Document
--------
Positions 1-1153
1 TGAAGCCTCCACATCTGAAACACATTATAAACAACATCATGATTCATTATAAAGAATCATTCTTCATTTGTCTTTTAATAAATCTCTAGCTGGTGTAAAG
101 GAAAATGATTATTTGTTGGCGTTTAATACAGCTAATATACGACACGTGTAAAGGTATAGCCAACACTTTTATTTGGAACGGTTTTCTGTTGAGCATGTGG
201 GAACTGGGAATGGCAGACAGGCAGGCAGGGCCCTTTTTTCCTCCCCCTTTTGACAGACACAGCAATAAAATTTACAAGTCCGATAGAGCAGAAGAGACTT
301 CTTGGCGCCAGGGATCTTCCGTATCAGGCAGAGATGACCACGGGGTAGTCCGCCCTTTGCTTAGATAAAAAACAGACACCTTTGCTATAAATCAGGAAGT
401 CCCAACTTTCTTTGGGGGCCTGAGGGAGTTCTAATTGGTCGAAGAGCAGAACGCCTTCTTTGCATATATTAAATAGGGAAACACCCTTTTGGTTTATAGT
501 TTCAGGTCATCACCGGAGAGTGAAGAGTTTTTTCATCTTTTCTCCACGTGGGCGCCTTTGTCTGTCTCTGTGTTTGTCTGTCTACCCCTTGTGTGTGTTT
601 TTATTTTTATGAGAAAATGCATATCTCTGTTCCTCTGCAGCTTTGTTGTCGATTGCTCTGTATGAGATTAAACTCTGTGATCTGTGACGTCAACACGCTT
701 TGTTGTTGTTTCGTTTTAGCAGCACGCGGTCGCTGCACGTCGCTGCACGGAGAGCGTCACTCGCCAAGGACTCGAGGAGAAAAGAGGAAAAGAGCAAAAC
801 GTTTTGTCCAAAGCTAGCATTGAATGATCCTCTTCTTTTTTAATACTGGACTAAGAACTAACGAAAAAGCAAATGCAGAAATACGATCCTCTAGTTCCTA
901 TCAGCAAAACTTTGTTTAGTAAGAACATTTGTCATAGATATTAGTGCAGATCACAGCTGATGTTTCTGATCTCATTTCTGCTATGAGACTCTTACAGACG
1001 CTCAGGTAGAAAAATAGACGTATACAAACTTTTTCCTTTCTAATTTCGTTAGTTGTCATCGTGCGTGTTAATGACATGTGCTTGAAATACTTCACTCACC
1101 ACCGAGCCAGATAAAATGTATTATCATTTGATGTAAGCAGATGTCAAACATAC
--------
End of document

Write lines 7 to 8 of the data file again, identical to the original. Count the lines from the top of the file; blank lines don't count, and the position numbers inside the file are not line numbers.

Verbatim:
501 TTCAGGTCATCACCGGAGAGTGAAGAGTTTTTTCATCTTTTCTCCACGTGGGCGCCTTTGTCTGTCTCTGTGTTTGTCTGTCTACCCCTTGTGTGTGTTT
601 TTATTTTTATGAGAAAATGCATATCTCTGTTCCTCTGCAGCTTTGTTGTCGATTGCTCTGTATGAGATTAAACTCTGTGATCTGTGACGTCAACACGCTT